Reusable Rocket Economics and a $500 billion program to make space travel like the airline industry

David Akin of the University of Maryland has a 53 page presentation that looks at the economics of reusable rockets.

The primary cost drivers are refurbishment and mission operations costs. Refurbishment costs after each launch need to be ideally be kept below 3% of the vehicle cost but definitely at 6% or less for significant cost savings.
The flight rate and production rates have to be high to take advantage of the learning curve.

The 1954 airline industry was moving 5 million tons miles [? not sure if the 1954 number needs to be corrected as the 2003 number did] per year at about $80 per ton [ton mile].
The 2003 airline industry was moving 5 billion ton miles per year at about $20 per ton mile. [Akin number were incorrect]
US air industry statistics.

Right now the space industry is launching about 500-700 tons per year.

$500 billion to scale to 64 launches per day to the level of airlines in 1955

The US spends $60 billion per year on NASA, military and intelligence space programs. This means over $1.8 trillion over 30 years is what would be the expected budget. There is also the commercial space industry and international space efforts. The proposed $500 billion over 30 years would have to be carved out of the existing programs. The International Space station cost over $100 billion. The cumulative budget put into the space shuttle program was over $200 billion.

Strategically investing $500 billion (perhaps in conjunction with China, Europe, Japan and other countries) would provide high frequency reusable launches with demand like the airmail deliveries did for the airlines. It would be an investment in infrastructure like the highway system. The Earth and some orbit infrastructure is discussed but this level of effort would require orbital fuel depots and refueling and orbital and space industrialization.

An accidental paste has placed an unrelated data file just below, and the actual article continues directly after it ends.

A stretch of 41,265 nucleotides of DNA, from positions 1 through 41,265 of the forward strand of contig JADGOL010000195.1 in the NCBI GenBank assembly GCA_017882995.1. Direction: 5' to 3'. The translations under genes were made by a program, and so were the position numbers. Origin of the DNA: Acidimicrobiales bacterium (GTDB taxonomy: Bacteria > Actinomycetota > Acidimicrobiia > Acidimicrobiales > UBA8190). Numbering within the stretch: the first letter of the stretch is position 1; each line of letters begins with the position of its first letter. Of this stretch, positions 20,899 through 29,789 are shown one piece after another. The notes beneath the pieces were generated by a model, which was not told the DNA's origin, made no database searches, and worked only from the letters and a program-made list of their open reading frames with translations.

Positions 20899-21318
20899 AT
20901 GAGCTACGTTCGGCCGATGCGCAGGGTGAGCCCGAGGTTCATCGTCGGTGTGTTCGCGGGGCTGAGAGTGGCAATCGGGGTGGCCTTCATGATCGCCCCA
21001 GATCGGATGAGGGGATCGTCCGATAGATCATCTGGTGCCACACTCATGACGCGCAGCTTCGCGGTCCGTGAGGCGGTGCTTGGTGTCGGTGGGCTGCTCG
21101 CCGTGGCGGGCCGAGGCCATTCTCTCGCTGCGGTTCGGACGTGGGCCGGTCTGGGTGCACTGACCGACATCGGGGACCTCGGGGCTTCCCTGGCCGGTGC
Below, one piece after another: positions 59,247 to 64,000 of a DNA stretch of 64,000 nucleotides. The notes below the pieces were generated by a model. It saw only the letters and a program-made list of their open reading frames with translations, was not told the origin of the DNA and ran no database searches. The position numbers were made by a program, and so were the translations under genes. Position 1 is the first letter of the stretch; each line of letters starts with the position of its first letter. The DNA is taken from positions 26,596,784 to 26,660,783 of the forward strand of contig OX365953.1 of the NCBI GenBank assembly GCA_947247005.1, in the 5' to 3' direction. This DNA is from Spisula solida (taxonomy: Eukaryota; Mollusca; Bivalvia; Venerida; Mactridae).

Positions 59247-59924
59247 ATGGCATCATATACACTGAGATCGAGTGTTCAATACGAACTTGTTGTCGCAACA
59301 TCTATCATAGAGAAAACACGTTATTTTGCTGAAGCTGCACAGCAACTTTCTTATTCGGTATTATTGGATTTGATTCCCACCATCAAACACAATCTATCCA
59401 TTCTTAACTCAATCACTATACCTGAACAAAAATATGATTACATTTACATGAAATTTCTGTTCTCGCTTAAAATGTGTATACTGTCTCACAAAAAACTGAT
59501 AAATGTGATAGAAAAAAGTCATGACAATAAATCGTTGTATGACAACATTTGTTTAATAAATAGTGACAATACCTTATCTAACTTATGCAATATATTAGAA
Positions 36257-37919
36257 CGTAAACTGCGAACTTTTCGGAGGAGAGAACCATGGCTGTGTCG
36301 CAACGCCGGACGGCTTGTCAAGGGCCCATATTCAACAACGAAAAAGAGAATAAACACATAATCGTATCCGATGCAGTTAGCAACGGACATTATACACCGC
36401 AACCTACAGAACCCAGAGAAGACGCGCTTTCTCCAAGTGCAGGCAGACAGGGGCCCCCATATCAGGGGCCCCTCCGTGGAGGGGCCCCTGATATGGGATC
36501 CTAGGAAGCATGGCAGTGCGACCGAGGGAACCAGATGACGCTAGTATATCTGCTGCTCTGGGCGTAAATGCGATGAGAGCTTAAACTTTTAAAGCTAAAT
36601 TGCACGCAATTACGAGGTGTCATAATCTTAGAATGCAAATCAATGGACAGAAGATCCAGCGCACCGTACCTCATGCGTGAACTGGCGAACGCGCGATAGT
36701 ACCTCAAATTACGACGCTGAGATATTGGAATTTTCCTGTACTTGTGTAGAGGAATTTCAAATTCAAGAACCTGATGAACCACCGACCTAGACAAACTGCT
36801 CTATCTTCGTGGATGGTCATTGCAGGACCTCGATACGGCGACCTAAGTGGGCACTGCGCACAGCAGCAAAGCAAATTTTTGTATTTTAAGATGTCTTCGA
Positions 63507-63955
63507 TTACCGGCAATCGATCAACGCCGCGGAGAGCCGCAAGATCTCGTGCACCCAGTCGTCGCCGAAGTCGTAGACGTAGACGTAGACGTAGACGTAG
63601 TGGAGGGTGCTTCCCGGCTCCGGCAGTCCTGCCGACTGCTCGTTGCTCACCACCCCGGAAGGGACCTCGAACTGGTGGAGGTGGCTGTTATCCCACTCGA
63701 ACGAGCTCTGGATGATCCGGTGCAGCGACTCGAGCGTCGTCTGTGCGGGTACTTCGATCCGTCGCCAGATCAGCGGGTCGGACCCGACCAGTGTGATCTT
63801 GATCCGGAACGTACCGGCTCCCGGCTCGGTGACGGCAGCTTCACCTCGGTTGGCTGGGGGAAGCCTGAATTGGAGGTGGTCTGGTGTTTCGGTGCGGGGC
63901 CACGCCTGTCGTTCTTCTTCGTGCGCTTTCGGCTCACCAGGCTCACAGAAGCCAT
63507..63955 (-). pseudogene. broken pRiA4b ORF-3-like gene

The Space Review considered a program to fly to low earth orbit 64 times per day, three orders of magnitude higher than current flight rate, and evaluates its impact.
Ronald P. Menich wrote the Space Review article. Ronald worked in the Engineering Economics Group at SpaceWorks Engineering evaluating advanced ETO launch concepts for NASA and Air Force customers. He is Chief Scientist in the Pricing and Revenue Management business unit at JDA Software Group.

Assuming that a particular stage has an average turnaround time of three days, Little’s Law implies that the fleet required for a 64-launches-per-day pace is 192 vehicles. Different stages might have different average turnaround times and therefore different required fleet sizes. Similar calculations govern the required fleet size for the orbital transfer vehicles.

The floating launch platforms would use construction technology derived from deep-water oil drilling platforms, albeit on a larger scale. Suppose that the initial investment could be covered by $300 billion in net present value (NPV). Suppose further that operations costs, ongoing facilities costs, vehicle replacement costs, costs of failure, and other costs for the thirty years of operations equate to $200 billion of NPV.

Thus, assumed initial investment plus operations costs for thirty years total $500 billion NPV. The payloads launched during this thirty-year period sum to 6,375,273 metric tons (7,012,800 English tons). The average costs equate to $78 per kilogram ($36 per pound) or $713,000 NPV per launch. Assuming that current launch costs are $5,000 per pound, this system would reduce launch costs to less than 1% of the current value.

The amount of payload delivered to the space station by the launch system would be so huge that it is fair to say that this single system alone would transform mankind into a spacefaring civilization and change forever the way we live. If we assume that a person plus supporting equipment (e.g., life support) equates to 225 kilograms (500 pounds), then the average cost is less than $18,000 in NPV, and though prices charged would undoubtedly be higher, this cost level would bring space travel within the financial capability of thousands or millions of people. With so many people visiting the space station, an entire revenue-generating space economy would likely arise, with people visiting the station for pleasure, business conferences, permanent habitation and other purposes.

The anticipated $500-billion total thirty-year investment required to achieve this, though not small, is by comparison much lower than the federal defense budget for a single year and approximately 13% of the federal budget for a single year.